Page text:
DISSOCIATION: Key to Deliverance, Pt. 1

DISSOCIATION: Key to Deliverance, Pt. 1

What is Dissociation?

Dissociation is a word that is used to describe a disconnection between things that are usually associated with each other. In psychology and also in deliverance, we use the term to indicate some degree of distancing, disruption, separation, or disconnection, in ones emotions, perceptions, or memories. Dissociation can manifest itself in many different ways. Almost everyone experiences some degree of dissociation from time to time. For example, passing by your exit on the highway and not realizing it until you are down the road, or that “blanked out” or “spaced out” feeling that we all experience occasionally. These are very mild, very common forms of dissociation.

When dissociation interferes with our emotional health or our ability to function effectively in life, then there is something that needs to be addressed; something is causing the dissociation. The more serious forms of dissociation will manifest in a variety of ways. For example, someone may think about an event that was very upsetting or traumatic, yet have no emotional feelings about it. Clinically, this is called emotional numbing, a common symptom of post-traumatic stress disorder.

Dissociation often affects a person in the form of sudden thoughts, feelings, or actions, that seem to come out of nowhere. For example, a person may feel overwhelmed by an emotion that does not seem to make sense at the time. Like suddenly feeling extreme sadness or anger, without any apparent reason. Then perhaps later the sadness or the anger will leave just as suddenly, in much the same way that it came. Dissociation has also been described as a person finding themselves acting in certain ways that they would not normally act, but being unable to stop themselves, feeling as if they are somehow being compelled to do it.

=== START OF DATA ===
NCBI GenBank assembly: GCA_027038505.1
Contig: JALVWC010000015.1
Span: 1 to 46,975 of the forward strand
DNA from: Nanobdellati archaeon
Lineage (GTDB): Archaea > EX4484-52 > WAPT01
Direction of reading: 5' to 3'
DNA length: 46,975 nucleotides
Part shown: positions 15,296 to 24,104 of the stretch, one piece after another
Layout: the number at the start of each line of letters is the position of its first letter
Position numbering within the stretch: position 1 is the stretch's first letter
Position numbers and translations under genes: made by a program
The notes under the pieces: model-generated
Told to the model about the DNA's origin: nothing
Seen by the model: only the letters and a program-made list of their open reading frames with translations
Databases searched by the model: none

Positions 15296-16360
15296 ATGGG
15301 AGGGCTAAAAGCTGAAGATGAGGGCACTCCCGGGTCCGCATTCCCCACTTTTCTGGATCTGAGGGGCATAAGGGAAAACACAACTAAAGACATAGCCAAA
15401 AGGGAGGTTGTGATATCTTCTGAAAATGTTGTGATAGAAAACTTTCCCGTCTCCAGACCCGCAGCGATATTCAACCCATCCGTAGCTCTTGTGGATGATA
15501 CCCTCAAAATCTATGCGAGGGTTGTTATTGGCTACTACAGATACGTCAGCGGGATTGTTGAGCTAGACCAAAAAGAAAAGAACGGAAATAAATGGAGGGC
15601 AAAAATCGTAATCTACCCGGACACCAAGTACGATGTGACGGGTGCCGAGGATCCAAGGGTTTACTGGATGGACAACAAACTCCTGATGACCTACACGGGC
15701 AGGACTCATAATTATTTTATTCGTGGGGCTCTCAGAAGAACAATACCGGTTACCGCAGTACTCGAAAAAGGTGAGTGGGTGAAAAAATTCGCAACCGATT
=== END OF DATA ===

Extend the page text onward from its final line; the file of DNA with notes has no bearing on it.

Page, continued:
What Causes Dissociation?

Dissociation is most commonly caused by trauma, such as repeated physical or sexual abuse; although it can also occur when there has been severe verbal, mental, or emotional abuse, even neglect. The first split (or emotional separation) generally occurs in early childhood, usually before the age of eight or nine. Consider a small child of three or four years old. If that child is being sexually abused, molested, or incested, what can they do? They can’t stop it, they are too small. They can’t fight back, they are not strong enough. They can’t run away, they are too young; where would they go? They just have to take it. So they run on the inside. They create a place inside to stuff all the pain, the fear, and the trauma; they learn to compartmentalize the pain. It reduces the overwhelming distress caused by the traumatic incident, and allows the child to go on, to cope, to survive.

If there is a tremendous amount of ongoing abuse and trauma, dissociation can become the child’s primary means of coping with difficult or painful situations. They can even begin to automatically disconnect from situations that are perceived as dangerous or threatening, without taking the time to find out if they are actually in any real danger. Sometimes this pattern will continue into adulthood; but while dissociation works well for children, this method of coping usually begins to break down in adults, leaving them with a chaotic mass of jumbled emotions and negative feelings. They don’t know what happened and they don’t know what to do about it. That is usually the point when they come to us for help.

By Cynthia Yarbrough